SANTA CLARA — Excuse Andrew Robertson for not joining in the excitement building around his hometown hosting the biggest football game on the planet right next door to the youth soccer park where he grew up playing for the past 10 years.
In less than two weeks, when the NFL moves in to transform Levi’s Stadium and its surroundings for Super Bowl 50, Robertson and hundreds of youth soccer players must move out. The Santa Clara Youth Soccer Park will be turned into an enormous “media village,” as workers begin yanking out fences, tearing out dugouts and plopping down wooden platforms for about 6,000 members of the media to work in the shadow of the stadium.
The displacement has the Santa Clara Youth Soccer League scrambling to find enough fields for the 250 games on its schedule over the next two months — and has set off another bout of infighting on the City Council over just what the city promised when it agreed to turn over its coveted soccer park and other nearby property to the NFL to host to the big game.”The 49ers and NFL care more about the property than the kids,” said Robertson, 16, who’s been playing since he was 6 years old. “I think it’s pretty unfair because that park has been there even before the plans for the stadium. I just think we deserve to be there.”
The NFL will occupy the soccer park from Jan. 4 to March 2, with the three weeks after the Super Bowl to be spent on cleaning up and repairing the field. And while the city has offered the Twin Creeks sports complex to soccer players during those two months, youth soccer officials say it’s too small and can’t host tournaments or games.So they are looking into renting another park or asking the school district to use the high school fields, but with less than two weeks left, they’re worried neither option might pan out.
And even when the NFL returns the property in March, some are worried the fields will be unusable for months.”The greatest fear is that the city is giving the NFL carte blanche rights to do whatever they want to do,” said Gabe Foo, a longtime soccer coach who sits on the boards of Santa Clara Youth Soccer League, which caters to about 1,500 youth.
But 49ers officials said the team has gone above and beyond to cater to the community. The Niners voluntarily partnered with the NFL to replace two grass fields at the soccer park after the Super Bowl at no cost to the city. They said the use of the surrounding properties were part of the city’s 2013 bid to host the Super Bowl.
“Had those commitments not been made, the ability to bring the Super Bowl to the region would have been greatly compromised,” said Bob Lange, vice president of communications for the San Francisco 49ers.
Some council members say they were left in the dark about a last minute switch-up that allowed the NFL to transform the field into the media center. “This is a world-class soccer facility and they’re going to destroy it,” said Councilwoman Lisa Gillmor, who is also a soccer mom. “I’m appalled at this behavior. It reeks of stinky backroom deals and I’m sick of it.”
Santa Clara’s Youth Soccer Park, which the 49ers unsuccessfully tried to use for stadium parking, was originally slated to be a staging area for the Super Bowl half-time show — all part of an agreement signed years ago by the city that let the NFL use city-owned facilities near Levi’s Stadium for staffing, security and other preparations for the massive sporting event.
Gillmor says some city officials knew for months the soccer park would be used for a media center, but sprung the changes at the last minute.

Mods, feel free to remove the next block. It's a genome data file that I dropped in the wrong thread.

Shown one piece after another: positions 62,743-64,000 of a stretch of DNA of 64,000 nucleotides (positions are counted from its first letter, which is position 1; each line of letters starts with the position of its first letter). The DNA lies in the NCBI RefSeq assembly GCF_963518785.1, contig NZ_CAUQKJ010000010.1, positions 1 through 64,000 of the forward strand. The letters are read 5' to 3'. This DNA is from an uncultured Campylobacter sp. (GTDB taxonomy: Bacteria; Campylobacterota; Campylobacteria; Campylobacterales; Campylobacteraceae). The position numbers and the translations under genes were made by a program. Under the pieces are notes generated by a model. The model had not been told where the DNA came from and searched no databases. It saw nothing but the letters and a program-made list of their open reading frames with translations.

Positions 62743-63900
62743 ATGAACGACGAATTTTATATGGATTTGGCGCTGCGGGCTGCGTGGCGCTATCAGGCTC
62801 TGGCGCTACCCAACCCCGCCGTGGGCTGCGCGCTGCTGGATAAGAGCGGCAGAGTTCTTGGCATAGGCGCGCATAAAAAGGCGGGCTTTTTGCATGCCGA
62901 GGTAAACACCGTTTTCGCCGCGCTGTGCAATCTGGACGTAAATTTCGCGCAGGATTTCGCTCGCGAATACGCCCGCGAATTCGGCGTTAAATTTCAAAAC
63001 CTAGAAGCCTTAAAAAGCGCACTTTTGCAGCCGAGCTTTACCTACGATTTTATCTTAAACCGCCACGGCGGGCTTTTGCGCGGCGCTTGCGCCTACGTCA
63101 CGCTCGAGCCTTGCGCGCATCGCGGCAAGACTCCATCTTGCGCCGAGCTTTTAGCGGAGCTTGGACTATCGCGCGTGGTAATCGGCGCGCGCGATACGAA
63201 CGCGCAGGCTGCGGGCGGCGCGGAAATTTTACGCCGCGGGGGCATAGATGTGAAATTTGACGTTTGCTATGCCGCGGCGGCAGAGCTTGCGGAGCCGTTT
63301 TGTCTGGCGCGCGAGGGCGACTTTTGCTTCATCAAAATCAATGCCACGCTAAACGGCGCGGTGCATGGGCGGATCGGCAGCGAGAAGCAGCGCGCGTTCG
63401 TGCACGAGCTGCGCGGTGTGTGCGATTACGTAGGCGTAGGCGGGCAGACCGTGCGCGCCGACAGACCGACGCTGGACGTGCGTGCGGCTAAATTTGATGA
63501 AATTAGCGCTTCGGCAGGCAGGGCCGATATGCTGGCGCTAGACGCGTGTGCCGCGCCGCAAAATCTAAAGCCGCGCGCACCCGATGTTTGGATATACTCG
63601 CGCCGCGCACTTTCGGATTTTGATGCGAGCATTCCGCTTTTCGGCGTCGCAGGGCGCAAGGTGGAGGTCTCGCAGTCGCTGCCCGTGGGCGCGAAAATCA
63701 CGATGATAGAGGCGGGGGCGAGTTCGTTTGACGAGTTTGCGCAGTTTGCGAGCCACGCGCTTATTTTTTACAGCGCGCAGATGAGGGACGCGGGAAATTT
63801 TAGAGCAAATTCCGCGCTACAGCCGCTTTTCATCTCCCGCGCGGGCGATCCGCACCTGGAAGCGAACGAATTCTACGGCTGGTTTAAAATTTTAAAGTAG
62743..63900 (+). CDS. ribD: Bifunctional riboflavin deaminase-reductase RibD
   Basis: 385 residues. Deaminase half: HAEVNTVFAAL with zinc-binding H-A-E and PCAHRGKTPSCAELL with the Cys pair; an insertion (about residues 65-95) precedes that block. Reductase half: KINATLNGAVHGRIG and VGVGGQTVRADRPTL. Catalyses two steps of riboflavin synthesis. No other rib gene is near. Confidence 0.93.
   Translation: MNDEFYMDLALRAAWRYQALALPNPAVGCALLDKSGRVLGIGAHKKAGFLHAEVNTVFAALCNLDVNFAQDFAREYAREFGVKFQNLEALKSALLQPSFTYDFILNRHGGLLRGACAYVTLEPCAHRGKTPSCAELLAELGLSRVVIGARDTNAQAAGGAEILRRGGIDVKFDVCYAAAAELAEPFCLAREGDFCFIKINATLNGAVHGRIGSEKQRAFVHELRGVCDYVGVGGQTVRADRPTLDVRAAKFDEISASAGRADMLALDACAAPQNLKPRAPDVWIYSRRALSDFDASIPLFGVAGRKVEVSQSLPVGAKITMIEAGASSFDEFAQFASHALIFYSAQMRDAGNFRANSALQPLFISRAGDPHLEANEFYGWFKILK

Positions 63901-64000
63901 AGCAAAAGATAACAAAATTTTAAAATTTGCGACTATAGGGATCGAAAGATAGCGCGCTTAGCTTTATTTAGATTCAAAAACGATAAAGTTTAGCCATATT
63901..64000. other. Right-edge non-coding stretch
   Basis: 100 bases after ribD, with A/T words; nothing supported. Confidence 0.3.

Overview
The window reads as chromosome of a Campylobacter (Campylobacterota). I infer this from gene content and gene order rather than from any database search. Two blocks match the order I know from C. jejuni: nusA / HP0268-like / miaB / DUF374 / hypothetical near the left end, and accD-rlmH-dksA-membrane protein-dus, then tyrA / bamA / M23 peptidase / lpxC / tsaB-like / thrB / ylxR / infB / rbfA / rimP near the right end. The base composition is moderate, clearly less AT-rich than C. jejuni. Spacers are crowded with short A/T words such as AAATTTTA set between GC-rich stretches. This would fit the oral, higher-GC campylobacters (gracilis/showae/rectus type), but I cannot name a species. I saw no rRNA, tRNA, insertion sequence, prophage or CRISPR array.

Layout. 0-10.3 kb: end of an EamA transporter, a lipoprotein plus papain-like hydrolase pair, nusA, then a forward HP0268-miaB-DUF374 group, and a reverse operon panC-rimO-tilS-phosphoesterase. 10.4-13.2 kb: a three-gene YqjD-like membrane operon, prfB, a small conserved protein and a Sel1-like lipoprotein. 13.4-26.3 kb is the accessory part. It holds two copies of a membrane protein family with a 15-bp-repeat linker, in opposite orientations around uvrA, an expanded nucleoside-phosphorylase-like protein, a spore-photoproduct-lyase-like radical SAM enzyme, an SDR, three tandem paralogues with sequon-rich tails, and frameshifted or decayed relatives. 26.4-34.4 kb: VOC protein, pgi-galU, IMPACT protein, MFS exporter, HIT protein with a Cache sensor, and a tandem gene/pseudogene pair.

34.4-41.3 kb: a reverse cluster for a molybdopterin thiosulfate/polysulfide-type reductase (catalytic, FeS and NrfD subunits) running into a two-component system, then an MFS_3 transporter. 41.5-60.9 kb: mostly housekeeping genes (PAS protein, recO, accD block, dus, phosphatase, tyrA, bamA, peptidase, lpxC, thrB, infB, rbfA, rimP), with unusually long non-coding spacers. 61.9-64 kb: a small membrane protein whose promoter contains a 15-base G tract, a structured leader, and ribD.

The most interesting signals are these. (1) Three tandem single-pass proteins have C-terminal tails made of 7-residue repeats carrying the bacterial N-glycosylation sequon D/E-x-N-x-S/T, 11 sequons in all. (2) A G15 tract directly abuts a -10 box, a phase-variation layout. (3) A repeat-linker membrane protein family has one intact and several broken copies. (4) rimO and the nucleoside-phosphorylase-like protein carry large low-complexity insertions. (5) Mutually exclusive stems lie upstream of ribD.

She says the issue wasn’t publicly disclosed until a City Council meeting last week, where the city manager gave an update on the NFL agreements. But the city manager said a 1999 resolution gave him authority to signs the deals. Gillmor, along with Vice Mayor Debi Davis and Councilwoman Teresa O’Neill, voted against accepting the report. Gillmor said she wouldn’t have supported the NFL using the site if she knew it would be a media center.
But Mayor Jamie Matthews said the NFL has agreed to repair any damage left from the Super Bowl activities. The City Council in 2013 unanimously approved providing the soccer park, golf course and other city sites to the NFL, he added, and can’t control how the league uses the facilities.
“It’s drama for the sake of drama,” Matthews said. “The reality of it is the NFL has committed in writing to repair any damage. This will be a temporary inconvenience.”
Matthews said he doesn’t know how the soccer field will look after the Super Bowl leaves town. “I can’t anticipate what kind of damage there will be,” he said. “But they promised to leave it in as good or better shape than they found it.”
Others worry the temporary use by the NFL will lead to a longer-term deal for the 49ers to use the soccer fields for parking. The team earlier this year offered $15 million to rent the land but dropped its bid after public outcry. It was the third time the 49ers had tried to strike a deal to use that facility.
But Lange said the 49ers are “not interested” in the Youth Soccer Park for stadium parking anymore. Levi’s Stadium currently has 18,000 parking spots, but the soccer park would have added 140 existing stalls with the potential to build up to 1,000 new ones.
The political dispute has highlighted growing tensions on the Santa Clara City Council and a bitter divide between the three female council members and their male colleagues, who supported the NFL agreements.
Matthews says some council members are grandstanding to drum up attention in an election year. It’s taking away from what should have been a winning victory for Santa Clara, he added.
“This is a Cinderella story. This should be celebrated,” Matthews said. “The odds of us getting the 50th Super Bowl having not even completed our stadium is a rags-to-riches story.”